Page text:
From Volga River to Yenisei River: barometer of living standards in Russian regions
There are still more weak subjects in Russia than strong ones, the situation of residents in some of them, to put it mildly, is unenviable
There are much more regions with low and extremely low living standards in Russia than prosperous ones, and the gap between them remains enormous. In some regions of the Russian Federation there is chronic poverty, the unemployment is 4-5 times higher than the average in Russia. The most troubled region is the North Caucasus, but there are also local problems in Siberia, in the south, in the Volga region and in the Central District. Read more in the survey of Realnoe Vremya.
Where life is more prosperous
High oil prices, growth of federal transfers and good tax collection rate have benefited regional budgets: in the first half of the year their revenues increased by almost 10%, and there have remained only 25 deficit budgets. But it has not relieved many problems. In varying degrees, there are still much more weak subjects in Russia than strong ones, the situation of residents in some of them, to put it mildly, is unenviable.
Realnoe Vremya has rated the regions in terms of living standards. The rating is based on several indicators: the ratio of wages to local subsistence minimum, poverty and unemployment, as well as the ratio of per capita income to the cost of the fixed set of consumer goods and services.
Each of these indicators gives from 0 to 2,5 points. Depending on the final score, the regions were divided into four categories: high standard of living (8-10 points, such subjects are marked in yellow in the table); average level (5,5-7,9 points, marked in yellow); low level (3,5-5,4 points, marked in grey); extremely low level (0-3,4 points, red).
The result is that most of the regions fell into the average category. There are 10 ''green'' subjects: Moscow, Moscow Oblast, St. Petersburg, Nenets Autonomous Okrug, Yamalo-Nenets Autonomous Okrug, Khanty-Mansiysk Autonomous Okrug, Chukotka Autonomous Okrug, Tatarstan, as well as Magadan Oblast and Sakhalin Oblast. There are 13 regions with a low standard of living.
Finally, the ''red'' category includes nine subjects of the Russian Federation. Almost half of them are concentrated in the North Caucasus (Ingushetia, Kabardino-Balkaria, Karachay-Cherkessia, Chechnya). Three such regions (Zabaykalsky Krai, Tuva and the Altai Republic) are located in the Siberian Federal District, two more — in the Far East (Jewish Autonomous Oblast) and in the Southern Federal District (Kalmykia). All regions-outsiders are characterized by chronic poverty and a mass of other socio-economic problems.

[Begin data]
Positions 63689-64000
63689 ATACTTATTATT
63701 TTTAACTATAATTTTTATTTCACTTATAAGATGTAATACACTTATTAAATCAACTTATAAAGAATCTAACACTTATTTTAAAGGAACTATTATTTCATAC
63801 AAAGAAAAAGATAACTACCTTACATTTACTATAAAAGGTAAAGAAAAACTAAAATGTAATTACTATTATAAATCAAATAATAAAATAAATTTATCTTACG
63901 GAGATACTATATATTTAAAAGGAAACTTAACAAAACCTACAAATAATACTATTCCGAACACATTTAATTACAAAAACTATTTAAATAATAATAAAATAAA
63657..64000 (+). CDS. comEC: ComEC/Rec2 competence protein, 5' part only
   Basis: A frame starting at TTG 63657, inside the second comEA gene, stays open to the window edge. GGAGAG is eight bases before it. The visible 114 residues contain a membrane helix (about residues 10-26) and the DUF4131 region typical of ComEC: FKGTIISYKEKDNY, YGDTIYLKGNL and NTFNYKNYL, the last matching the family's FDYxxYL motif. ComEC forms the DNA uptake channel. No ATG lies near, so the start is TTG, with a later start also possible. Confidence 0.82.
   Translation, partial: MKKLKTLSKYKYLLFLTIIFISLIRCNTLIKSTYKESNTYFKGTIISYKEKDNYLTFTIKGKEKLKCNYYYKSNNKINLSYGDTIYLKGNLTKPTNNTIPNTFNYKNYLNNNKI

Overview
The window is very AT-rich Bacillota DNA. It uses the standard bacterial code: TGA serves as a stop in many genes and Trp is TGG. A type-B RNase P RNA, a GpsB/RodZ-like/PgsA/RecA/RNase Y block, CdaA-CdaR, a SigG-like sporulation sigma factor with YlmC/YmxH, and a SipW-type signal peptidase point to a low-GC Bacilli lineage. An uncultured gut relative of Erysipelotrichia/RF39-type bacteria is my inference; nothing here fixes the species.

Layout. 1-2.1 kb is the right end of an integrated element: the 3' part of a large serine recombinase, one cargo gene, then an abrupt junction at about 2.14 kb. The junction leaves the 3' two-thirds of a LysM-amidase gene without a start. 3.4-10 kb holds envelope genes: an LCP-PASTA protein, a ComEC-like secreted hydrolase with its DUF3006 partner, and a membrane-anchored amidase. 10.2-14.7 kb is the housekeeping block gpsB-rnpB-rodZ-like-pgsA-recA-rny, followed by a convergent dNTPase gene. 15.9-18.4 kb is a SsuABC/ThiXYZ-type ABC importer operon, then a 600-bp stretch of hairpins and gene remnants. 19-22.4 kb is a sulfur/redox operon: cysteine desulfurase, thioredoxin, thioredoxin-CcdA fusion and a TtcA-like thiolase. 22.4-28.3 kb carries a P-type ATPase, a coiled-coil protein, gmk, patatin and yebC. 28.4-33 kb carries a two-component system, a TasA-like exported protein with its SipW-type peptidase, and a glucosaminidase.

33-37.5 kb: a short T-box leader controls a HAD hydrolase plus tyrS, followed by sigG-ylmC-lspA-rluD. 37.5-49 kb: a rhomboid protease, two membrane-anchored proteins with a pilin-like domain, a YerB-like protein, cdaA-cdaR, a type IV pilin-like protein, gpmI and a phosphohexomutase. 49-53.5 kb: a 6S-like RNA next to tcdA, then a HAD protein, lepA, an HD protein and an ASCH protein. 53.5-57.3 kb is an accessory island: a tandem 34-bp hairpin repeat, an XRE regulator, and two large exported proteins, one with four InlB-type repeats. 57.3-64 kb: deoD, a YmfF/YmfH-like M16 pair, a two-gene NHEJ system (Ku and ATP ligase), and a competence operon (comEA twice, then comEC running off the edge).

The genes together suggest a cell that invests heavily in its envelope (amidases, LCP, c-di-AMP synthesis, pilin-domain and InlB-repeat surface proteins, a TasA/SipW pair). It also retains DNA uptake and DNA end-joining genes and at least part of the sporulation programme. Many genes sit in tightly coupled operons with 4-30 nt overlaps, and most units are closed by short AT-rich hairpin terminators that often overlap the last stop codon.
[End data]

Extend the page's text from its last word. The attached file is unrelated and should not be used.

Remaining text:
Wages in Yamalo-Nenets AO are equal to six subsistence minimums, in Tatarstan — to three and a half ones
The absolute leader of the rating is the Yamalo-Nenets Autonomous Okrug, a region of the Far North, which produces more than 90% of Russian natural gas and more than 6% of oil. YNAO is the only one of all subjects that received the maximum score by all indicators. For example, the average wages in the district in the first half of the year corresponded to 6 subsistence minimums of the able-bodied population, although in most regions they did not reach even 3,5 local minimums.
Per capita income of residents of the district (from 67,900 to 73,200 rubles in April-June 2018) allows them to buy 3,6-3,9 fixed sets of consumer goods and services. This is 1,5-2,5 times more than in most other regions. Besides, there are no problems with unemployment in YANAO, and the poverty rate is about twice lower than the national average.
The second line of the rating was shared by Moscow and St. Petersburg, which scored 9,5 points. The purchasing power of wages and incomes in these subjects is slightly lower than in YANAO. The average wage in St. Petersburg corresponded to nearly 5 subsistence minimums of the able-bodied population, in Moscow — 4,6. Money income in the capital of Russia is 2,4-3,3 from the cost of the fixed basket of goods, in St. Petersburg — from 2,3 to 2,8 baskets. The level of unemployment and poverty in these regions of the Russian Federation is also significantly lower than the national average.
Five regions received 9 points. Among them, there are Sakhalin Oblast, Khanty-Mansi Autonomous Okrug and Nenets Autonomous Okrug, Tatarstan, and Moscow Oblast.
Khanty-Mansi Autonomous Okrug (KMAO), the second region of the Ural Federal District among the leaders of the rating, has the reputation as one of the richest Russian subjects (in 2016, the district's contribution to the country's GDP exceeded 3,5%). The ratio of wages to the subsistence minimum in the region was 452%. However, the subject did not receive the highest score in the relation of incomes to the cost of a fixed basket of goods.